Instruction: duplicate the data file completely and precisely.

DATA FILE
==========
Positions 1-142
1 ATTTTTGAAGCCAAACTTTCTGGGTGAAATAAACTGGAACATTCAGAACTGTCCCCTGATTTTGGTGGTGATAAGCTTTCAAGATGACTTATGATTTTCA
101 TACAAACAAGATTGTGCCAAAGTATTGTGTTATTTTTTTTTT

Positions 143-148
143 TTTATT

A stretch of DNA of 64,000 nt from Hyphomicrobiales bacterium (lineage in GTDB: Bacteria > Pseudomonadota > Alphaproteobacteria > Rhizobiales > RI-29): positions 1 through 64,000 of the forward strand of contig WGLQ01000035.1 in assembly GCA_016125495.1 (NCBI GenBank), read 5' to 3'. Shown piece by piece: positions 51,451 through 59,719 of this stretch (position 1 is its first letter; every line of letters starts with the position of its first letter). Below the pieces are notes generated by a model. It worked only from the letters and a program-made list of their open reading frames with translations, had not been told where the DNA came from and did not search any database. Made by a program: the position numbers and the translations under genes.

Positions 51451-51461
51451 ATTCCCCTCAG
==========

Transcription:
Positions 1-142
1 ATTTTTGAAGCCAAACTTTCTGGGTGAAATAAACTGGAACATTCAGAACTGTCCCCTGATTTTGGTGGTGATAAGCTTTCAAGATGACTTATGATTTTCA
101 TACAAACAAGATTGTGCCAAAGTATTGTGTTATTTTTTTTTT

Positions 143-148
143 TTTATT

A stretch of DNA of 64,000 nt from Hyphomicrobiales bacterium (lineage in GTDB: Bacteria > Pseudomonadota > Alphaproteobacteria > Rhizobiales > RI-29): positions 1 through 64,000 of the forward strand of contig WGLQ01000035.1 in assembly GCA_016125495.1 (NCBI GenBank), read 5' to 3'. Shown piece by piece: positions 51,451 through 59,719 of this stretch (position 1 is its first letter; every line of letters starts with the position of its first letter). Below the pieces are notes generated by a model. It worked only from the letters and a program-made list of their open reading frames with translations, had not been told where the DNA came from and did not search any database. Made by a program: the position numbers and the translations under genes.

Positions 51451-51461
51451 ATTCCCCTCAG